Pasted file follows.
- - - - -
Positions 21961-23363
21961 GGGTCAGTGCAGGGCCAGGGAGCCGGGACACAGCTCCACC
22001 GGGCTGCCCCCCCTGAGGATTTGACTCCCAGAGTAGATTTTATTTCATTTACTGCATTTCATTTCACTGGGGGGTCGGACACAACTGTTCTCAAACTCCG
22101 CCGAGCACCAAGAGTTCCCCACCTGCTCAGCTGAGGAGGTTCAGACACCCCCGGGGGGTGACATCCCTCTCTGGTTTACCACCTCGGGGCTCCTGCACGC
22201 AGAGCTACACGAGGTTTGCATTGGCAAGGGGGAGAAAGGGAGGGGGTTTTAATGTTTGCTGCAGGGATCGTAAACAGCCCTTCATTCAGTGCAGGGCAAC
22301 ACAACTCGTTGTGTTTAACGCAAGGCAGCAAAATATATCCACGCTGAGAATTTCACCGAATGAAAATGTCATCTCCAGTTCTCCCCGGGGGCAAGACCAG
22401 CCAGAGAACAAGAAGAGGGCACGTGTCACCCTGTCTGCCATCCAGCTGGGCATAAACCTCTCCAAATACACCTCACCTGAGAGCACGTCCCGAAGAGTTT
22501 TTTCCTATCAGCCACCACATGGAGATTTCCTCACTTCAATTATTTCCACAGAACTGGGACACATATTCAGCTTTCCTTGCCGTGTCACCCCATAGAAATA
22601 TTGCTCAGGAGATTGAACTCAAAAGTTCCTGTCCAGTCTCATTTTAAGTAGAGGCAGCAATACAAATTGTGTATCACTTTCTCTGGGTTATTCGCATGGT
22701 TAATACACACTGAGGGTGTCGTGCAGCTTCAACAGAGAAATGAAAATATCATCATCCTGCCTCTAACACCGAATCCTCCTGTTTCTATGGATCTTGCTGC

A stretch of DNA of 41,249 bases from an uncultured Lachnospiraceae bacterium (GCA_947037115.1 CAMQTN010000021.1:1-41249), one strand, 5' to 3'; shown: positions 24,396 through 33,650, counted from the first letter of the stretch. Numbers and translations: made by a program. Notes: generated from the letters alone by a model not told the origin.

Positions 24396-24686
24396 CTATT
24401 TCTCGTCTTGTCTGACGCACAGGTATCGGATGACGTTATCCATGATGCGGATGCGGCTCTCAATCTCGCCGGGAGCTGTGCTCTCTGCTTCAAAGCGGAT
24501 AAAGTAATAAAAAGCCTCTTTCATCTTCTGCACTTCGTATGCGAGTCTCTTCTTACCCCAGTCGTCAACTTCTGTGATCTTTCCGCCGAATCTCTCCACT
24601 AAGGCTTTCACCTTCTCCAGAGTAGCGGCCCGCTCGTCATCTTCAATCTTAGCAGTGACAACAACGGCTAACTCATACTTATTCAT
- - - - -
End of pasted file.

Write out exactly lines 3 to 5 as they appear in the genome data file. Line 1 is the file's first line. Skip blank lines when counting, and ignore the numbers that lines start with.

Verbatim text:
22001 GGGCTGCCCCCCCTGAGGATTTGACTCCCAGAGTAGATTTTATTTCATTTACTGCATTTCATTTCACTGGGGGGTCGGACACAACTGTTCTCAAACTCCG
22101 CCGAGCACCAAGAGTTCCCCACCTGCTCAGCTGAGGAGGTTCAGACACCCCCGGGGGGTGACATCCCTCTCTGGTTTACCACCTCGGGGCTCCTGCACGC
22201 AGAGCTACACGAGGTTTGCATTGGCAAGGGGGAGAAAGGGAGGGGGTTTTAATGTTTGCTGCAGGGATCGTAAACAGCCCTTCATTCAGTGCAGGGCAAC